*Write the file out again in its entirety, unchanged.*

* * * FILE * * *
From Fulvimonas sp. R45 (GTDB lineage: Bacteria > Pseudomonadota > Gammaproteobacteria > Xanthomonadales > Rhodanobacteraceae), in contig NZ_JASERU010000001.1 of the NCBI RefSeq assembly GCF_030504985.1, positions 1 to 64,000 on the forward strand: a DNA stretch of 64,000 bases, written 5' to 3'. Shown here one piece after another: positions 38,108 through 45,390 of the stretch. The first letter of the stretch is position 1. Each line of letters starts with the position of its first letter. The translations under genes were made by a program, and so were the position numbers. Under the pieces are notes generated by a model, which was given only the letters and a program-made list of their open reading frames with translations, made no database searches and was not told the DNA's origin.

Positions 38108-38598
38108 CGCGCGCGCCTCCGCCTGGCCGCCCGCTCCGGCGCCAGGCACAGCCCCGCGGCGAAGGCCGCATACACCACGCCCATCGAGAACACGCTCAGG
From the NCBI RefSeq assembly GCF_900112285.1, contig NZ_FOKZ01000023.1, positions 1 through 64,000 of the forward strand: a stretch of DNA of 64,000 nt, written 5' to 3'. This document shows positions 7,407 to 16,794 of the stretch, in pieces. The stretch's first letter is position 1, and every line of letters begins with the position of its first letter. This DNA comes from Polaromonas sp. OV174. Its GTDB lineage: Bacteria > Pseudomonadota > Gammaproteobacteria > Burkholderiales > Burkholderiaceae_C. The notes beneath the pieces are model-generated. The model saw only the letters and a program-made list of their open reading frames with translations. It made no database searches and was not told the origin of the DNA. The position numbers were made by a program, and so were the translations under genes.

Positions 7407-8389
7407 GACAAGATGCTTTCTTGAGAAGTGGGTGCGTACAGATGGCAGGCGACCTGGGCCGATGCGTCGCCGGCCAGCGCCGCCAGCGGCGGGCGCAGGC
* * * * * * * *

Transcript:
From Fulvimonas sp. R45 (GTDB lineage: Bacteria > Pseudomonadota > Gammaproteobacteria > Xanthomonadales > Rhodanobacteraceae), in contig NZ_JASERU010000001.1 of the NCBI RefSeq assembly GCF_030504985.1, positions 1 to 64,000 on the forward strand: a DNA stretch of 64,000 bases, written 5' to 3'. Shown here one piece after another: positions 38,108 through 45,390 of the stretch. The first letter of the stretch is position 1. Each line of letters starts with the position of its first letter. The translations under genes were made by a program, and so were the position numbers. Under the pieces are notes generated by a model, which was given only the letters and a program-made list of their open reading frames with translations, made no database searches and was not told the DNA's origin.

Positions 38108-38598
38108 CGCGCGCGCCTCCGCCTGGCCGCCCGCTCCGGCGCCAGGCACAGCCCCGCGGCGAAGGCCGCATACACCACGCCCATCGAGAACACGCTCAGG
From the NCBI RefSeq assembly GCF_900112285.1, contig NZ_FOKZ01000023.1, positions 1 through 64,000 of the forward strand: a stretch of DNA of 64,000 nt, written 5' to 3'. This document shows positions 7,407 to 16,794 of the stretch, in pieces. The stretch's first letter is position 1, and every line of letters begins with the position of its first letter. This DNA comes from Polaromonas sp. OV174. Its GTDB lineage: Bacteria > Pseudomonadota > Gammaproteobacteria > Burkholderiales > Burkholderiaceae_C. The notes beneath the pieces are model-generated. The model saw only the letters and a program-made list of their open reading frames with translations. It made no database searches and was not told the origin of the DNA. The position numbers were made by a program, and so were the translations under genes.

Positions 7407-8389
7407 GACAAGATGCTTTCTTGAGAAGTGGGTGCGTACAGATGGCAGGCGACCTGGGCCGATGCGTCGCCGGCCAGCGCCGCCAGCGGCGGGCGCAGGC